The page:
The Company periodically assesses its available-for-sale marketable securities for other-than-temporary impairment. For debt securities in an unrealized loss position, the Company first considers its intent to sell, or whether it is more likely than not that the Company will be required to sell the debt securities before recovery of their amortized cost basis. If either of these criteria are met, the amortized cost basis of such debt securities is written down to fair value through other expense.

For debt securities in an unrealized loss position that do not meet the aforementioned criteria, the Company assesses whether the decline in the fair value of such debt securities has resulted from credit losses or other factors. The Company considers the extent to which fair value is less than amortized cost, any changes to the rating of the security by a rating agency, and any adverse conditions specifically related to the securities, among other factors. If this assessment indicates that a credit loss may exist, the Company then compares the present value of cash flows expected to be collected from such securities to their amortized cost basis. If the present value of cash flows expected to be collected is less than the amortized cost basis, a credit loss exists and an allowance for credit losses is recorded through other expense, limited by the amount that the fair value is less than the amortized cost basis. Any additional impairment not recorded through an allowance for credit losses is recognized in other comprehensive loss. The Company has not recorded any impairments for its marketable securities.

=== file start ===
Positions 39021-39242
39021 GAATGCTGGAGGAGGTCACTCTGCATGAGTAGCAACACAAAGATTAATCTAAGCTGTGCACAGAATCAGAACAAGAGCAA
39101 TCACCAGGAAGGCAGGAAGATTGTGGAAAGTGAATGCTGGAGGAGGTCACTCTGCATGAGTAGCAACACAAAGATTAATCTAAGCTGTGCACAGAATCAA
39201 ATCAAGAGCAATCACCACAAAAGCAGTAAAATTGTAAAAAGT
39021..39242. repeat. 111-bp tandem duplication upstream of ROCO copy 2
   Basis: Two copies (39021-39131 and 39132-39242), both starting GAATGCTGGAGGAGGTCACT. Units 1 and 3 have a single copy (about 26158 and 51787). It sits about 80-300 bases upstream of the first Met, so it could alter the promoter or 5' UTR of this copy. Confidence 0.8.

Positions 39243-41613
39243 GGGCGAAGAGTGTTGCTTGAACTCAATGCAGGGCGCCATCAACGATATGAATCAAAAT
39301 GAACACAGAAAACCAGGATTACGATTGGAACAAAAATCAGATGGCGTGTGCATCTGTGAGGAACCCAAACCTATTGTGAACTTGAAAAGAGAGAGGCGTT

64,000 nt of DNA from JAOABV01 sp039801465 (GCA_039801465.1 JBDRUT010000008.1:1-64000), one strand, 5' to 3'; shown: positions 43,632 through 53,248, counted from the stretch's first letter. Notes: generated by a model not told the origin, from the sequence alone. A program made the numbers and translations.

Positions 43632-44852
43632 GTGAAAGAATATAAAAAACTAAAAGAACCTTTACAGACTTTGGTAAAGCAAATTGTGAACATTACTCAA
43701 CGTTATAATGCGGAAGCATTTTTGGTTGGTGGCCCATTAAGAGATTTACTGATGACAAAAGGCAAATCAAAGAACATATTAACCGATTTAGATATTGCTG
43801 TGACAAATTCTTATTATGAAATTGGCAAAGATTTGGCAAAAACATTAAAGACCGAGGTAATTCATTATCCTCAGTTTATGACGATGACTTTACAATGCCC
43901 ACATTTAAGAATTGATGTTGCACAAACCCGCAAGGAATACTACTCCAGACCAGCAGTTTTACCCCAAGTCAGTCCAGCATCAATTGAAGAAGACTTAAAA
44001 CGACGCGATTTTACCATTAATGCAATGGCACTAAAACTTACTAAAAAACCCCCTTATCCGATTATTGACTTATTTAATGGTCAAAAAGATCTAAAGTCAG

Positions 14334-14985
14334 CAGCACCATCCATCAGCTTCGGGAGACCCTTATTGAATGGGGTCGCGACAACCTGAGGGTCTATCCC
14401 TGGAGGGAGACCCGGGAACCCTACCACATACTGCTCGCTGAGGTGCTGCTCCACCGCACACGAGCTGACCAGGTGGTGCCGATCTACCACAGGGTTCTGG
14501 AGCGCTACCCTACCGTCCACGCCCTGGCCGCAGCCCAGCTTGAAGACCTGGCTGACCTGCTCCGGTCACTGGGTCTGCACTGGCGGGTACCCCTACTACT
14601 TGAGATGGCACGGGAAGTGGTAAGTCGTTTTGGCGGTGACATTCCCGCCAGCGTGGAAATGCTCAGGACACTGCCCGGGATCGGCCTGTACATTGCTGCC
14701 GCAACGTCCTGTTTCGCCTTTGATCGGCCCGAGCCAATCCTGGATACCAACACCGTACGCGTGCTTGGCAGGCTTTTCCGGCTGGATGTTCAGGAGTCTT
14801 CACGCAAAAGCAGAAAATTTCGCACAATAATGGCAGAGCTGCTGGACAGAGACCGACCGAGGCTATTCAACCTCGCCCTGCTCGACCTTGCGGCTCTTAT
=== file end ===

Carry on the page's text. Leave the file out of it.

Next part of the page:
Concentration of Credit Risk and Other Risks and Uncertainties

Financial instruments that potentially subject the Company to concentration of credit risk consist of cash, cash equivalents, and marketable securities. The Company invests in a variety of financial instruments and, by its policy, limits these financial instruments to high credit quality securities issued by the U.S. government, U.S. government-sponsored agencies and highly rated banks and corporations, subject to certain concentration limits. The Company’s cash, cash equivalents, and marketable securities are held by financial institutions in the United States that management believes are of high credit quality. Amounts on deposit with individual banking institutions may at times exceed the limits insured by the Federal Deposit Insurance Corporation (“FDIC”); however, the Company has not experienced any losses on such deposits.

The Company’s future results of operations involve a number of other risks and uncertainties. Factors that could affect the Company’s future operating results and cause actual results to vary materially from expectations

9

include, but are not limited to, uncertainty of results of clinical trials and reaching milestones, uncertainty of regulatory approval of the Company’s current and potential future product candidates, uncertainty of market acceptance of the Company’s product candidates, competition from substitute products and larger companies, securing and protecting proprietary technology, strategic relationships and dependence on key individuals or sole-source suppliers.

The Company’s product candidates require approvals from the U.S. Food and Drug Administration (“FDA”) and comparable foreign regulatory agencies prior to commercial sales in their respective jurisdictions. There can be no assurance that any product candidates will receive the necessary approvals. If the Company were denied approval, approval was delayed or the Company was unable to maintain approval for any product candidate, it could have a materially adverse impact on the Company.